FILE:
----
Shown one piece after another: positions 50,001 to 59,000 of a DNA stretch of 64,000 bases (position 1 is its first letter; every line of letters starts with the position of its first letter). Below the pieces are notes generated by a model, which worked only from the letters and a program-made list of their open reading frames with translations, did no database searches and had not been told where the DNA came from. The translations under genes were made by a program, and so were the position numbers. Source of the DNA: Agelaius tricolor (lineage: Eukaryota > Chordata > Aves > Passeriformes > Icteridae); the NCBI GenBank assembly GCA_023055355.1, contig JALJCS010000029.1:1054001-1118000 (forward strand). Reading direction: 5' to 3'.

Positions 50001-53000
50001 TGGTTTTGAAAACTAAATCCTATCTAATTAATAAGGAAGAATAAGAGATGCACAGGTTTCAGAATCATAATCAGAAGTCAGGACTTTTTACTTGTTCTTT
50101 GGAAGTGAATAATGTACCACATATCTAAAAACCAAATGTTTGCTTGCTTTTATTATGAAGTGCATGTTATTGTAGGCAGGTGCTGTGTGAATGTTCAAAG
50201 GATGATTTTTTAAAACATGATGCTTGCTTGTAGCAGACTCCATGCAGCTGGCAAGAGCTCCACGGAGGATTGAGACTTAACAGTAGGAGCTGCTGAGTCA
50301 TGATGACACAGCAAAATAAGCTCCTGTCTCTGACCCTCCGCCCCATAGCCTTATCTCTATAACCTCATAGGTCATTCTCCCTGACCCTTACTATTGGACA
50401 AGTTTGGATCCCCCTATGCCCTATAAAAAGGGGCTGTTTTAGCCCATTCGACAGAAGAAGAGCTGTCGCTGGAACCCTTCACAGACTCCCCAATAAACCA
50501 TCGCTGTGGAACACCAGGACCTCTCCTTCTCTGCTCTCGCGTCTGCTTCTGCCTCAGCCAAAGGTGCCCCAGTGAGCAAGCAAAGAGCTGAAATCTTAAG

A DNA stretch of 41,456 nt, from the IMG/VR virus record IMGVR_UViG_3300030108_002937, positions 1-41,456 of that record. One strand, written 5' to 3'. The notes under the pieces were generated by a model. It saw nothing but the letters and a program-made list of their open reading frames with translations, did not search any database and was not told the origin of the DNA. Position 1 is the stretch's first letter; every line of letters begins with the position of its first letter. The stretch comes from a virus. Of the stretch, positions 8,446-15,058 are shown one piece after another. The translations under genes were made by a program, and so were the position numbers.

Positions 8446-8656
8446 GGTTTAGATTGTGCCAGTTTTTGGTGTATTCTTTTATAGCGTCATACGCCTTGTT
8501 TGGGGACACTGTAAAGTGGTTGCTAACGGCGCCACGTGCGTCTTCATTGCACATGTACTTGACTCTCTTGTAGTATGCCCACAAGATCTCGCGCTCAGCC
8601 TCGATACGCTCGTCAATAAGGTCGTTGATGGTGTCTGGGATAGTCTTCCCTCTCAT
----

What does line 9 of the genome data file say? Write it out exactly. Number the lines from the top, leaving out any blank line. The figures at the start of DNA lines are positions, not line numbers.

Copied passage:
A DNA stretch of 41,456 nt, from the IMG/VR virus record IMGVR_UViG_3300030108_002937, positions 1-41,456 of that record. One strand, written 5' to 3'. The notes under the pieces were generated by a model. It saw nothing but the letters and a program-made list of their open reading frames with translations, did not search any database and was not told the origin of the DNA. Position 1 is the stretch's first letter; every line of letters begins with the position of its first letter. The stretch comes from a virus. Of the stretch, positions 8,446-15,058 are shown one piece after another. The translations under genes were made by a program, and so were the position numbers.